Betty Riley Stockard oral history interview



Betty Riley Stockard oral history interview


Born-digital video recording of an oral history with Betty Riley Stockard and interviewer Dan Hagedorn, recorded as part of The Museum of Flight Oral History Program, March 19, 2014.


Retired stewardess Betty R. Stockard is interviewed about her career with United Airlines. She discusses her experiences in the airline industry during the 1940s, such as the interview and training process, memorable encounters with passengers, and her flights along the West Coast and to Hawaii. She also recounts a story in which she served as a wartime courier for an important package. Other topics discussed include her childhood and college years in Montana; her thoughts on the Douglas DC-3, DC-4, and DC-6 aircraft; and her life after retiring from United Airlines.

Table Of Contents

Introduction and personal background -- College years -- Move to Seattle and becoming a United Airlines stewardess -- Stewardess career -- Memorable passengers and flights -- Courtship, marriage, and service to Hawaii -- Courier mission -- Flight with former prisoners of war -- In-flight emergency involving a Boeing B-17 aircraft -- Flying a Douglas DC-3 aircraft -- Retirement and family life -- Advice for future generations




1 recording (1 hr., 31 min., 26 sec.) : digital



Bibliographic Citation

The Museum of Flight Oral History Collection/The Museum of Flight




Biographical Text

Betty Stockard was among the first specially trained flight attendants and attended a number of celebrities during her time as a flight attendant for United Airlines. She also worked for the Boeing Company.

Elizabeth “Betty” Jean Riley Stockard was born on May 16, 1919, in Kalispell, Montana to Valjean Riley and Charlotte Dryer. She graduated high school from Flathead County High School, which is on an Indian Reservation. Her family made their living as farmers, selling dairy products such as butter and milk. Growing up on a dairy farm, Stockard says her favorite food was ice cream due to it being in abundance on the farm.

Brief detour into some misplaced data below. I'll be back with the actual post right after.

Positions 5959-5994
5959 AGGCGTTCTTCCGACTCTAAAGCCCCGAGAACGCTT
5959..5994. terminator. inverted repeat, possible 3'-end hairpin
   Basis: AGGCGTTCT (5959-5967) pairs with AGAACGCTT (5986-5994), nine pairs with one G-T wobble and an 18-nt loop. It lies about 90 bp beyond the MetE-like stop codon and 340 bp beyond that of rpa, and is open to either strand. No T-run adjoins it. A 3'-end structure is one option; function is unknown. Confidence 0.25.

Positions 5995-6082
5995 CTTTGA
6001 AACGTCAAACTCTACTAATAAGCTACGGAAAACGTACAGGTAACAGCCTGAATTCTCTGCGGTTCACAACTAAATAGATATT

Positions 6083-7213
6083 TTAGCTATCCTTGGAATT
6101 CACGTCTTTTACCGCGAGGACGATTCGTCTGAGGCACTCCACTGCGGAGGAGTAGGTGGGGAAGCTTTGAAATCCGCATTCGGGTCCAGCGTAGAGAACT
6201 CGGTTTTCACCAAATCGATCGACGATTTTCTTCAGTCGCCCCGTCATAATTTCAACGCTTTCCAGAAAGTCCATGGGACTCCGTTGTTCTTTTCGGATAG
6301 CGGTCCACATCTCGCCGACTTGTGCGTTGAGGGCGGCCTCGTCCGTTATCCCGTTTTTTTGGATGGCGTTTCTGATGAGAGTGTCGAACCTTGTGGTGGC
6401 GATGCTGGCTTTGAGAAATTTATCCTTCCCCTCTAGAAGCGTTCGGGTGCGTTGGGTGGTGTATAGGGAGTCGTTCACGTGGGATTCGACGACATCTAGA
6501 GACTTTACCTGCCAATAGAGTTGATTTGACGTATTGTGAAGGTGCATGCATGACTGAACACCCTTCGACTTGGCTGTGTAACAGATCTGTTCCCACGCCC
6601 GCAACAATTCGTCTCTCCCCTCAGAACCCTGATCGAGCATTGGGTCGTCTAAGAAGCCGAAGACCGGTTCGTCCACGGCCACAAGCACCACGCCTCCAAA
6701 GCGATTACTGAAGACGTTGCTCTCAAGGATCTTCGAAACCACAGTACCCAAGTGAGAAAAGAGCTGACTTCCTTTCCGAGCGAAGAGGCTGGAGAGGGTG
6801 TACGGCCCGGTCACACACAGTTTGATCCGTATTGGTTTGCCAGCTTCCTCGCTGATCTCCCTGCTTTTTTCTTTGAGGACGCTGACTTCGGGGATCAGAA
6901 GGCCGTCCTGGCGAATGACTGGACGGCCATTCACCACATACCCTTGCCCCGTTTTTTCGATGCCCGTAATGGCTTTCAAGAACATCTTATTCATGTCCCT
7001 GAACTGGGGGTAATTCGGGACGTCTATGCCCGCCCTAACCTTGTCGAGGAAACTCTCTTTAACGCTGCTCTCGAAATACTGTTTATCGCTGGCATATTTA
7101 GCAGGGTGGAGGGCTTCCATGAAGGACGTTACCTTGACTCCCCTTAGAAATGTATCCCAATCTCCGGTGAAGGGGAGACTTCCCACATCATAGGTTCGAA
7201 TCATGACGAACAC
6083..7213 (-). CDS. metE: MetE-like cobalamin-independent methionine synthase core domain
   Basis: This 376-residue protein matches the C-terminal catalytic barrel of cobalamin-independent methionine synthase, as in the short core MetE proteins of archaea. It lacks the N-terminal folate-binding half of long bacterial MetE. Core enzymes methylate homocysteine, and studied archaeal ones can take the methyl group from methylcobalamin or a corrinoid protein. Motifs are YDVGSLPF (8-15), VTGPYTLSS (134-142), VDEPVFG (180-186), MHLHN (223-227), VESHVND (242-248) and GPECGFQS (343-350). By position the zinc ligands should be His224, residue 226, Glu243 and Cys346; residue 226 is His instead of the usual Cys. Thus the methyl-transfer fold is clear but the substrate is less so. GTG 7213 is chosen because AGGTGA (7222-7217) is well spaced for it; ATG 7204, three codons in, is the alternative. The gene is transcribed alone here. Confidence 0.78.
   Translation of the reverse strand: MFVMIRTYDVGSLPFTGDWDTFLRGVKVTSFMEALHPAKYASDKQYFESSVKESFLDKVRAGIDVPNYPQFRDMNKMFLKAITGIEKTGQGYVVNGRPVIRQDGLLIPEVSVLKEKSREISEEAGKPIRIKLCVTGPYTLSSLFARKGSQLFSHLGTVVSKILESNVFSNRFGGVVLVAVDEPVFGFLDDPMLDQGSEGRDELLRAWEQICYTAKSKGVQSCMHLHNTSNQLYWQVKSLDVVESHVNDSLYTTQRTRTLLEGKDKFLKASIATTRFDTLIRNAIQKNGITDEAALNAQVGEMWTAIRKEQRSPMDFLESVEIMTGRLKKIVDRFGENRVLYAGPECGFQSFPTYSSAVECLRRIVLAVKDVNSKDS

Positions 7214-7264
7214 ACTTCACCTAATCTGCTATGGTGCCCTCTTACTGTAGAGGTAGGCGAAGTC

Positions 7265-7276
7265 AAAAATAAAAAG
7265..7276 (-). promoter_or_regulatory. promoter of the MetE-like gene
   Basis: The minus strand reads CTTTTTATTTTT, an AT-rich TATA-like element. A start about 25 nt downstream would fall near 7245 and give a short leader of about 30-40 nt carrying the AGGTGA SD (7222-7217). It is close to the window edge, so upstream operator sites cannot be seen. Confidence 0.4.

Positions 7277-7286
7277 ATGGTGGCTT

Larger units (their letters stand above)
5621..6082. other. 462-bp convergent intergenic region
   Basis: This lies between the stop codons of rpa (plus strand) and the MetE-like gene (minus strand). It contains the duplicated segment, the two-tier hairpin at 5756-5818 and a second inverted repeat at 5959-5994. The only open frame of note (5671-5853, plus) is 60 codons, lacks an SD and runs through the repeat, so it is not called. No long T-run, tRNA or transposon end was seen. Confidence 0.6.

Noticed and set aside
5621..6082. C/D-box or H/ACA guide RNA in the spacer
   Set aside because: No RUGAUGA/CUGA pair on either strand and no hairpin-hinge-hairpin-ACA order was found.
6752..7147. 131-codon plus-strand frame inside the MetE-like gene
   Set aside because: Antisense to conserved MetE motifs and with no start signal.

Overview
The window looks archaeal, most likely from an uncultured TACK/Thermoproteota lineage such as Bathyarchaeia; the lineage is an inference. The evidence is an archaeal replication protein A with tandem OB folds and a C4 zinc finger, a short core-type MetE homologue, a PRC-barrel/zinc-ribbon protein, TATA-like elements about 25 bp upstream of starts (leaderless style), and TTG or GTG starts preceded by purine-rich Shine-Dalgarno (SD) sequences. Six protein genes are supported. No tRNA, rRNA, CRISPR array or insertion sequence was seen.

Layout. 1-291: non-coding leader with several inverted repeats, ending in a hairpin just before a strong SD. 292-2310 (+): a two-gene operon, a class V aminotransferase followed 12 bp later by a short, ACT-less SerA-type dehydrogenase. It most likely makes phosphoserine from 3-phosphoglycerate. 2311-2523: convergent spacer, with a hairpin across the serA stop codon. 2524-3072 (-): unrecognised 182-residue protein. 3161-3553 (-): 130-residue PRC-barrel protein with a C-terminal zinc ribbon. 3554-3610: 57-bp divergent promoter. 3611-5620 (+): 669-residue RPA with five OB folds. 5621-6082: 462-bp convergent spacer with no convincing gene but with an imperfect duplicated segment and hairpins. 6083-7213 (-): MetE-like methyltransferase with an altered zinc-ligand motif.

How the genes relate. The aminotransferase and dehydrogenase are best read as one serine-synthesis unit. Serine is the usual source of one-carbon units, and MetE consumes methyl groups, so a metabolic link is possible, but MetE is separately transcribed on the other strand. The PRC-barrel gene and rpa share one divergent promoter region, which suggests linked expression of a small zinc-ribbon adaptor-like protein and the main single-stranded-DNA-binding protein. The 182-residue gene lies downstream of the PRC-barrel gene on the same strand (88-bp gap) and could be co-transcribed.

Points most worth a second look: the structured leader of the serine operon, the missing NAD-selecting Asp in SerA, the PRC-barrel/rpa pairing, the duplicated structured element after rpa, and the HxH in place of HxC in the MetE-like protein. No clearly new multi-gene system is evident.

After graduating from high school, Stockard knew she wanted to attend college, so she saved up money working at a women’s dress shop and stayed with a family friend while attending the University of Montana in Missoula. There were only two major options for women at that time at this university: home economics and business. Stockard decided on home economics but took a break before her senior year due to the United States’ involvement in World War II.

In 1942 Stockard began working for the Boeing Company at Boeing Field in Washington before seeing a United Airlines job posting regarding “stewardess” (flight attendant) positions. Following this, Stockard began the lengthy interview and training process before becoming a flight attendant. She was among the first women to be specially trained to become flight attendants, as all previous flight attendants had been nurses. During this process, Stockard took her first airplane flight from Seattle, Washington to San Francisco, California.

During her time as a flight attendant, Stockard had interactions with a number of celebrities and famous figures, including First Lady Eleanor Roosevelt. Stockard also met her husband, Wallace Raymond Stockard, on a flight she was attending. Stockard also had lengthy experience flying in the Douglas DC-4 airplane that came into use during World War II.

After being a flight attendant, Stockard married Wallace Stockard and had four children, three boys and one girl. By 1950, their family was living in San Mateo, California but later returned to the Seattle area. Wallace died in 1990 in Seattle; Betty was still living in the area as of 2014.

Biographical information derived from interview and additional information provided by interviewee.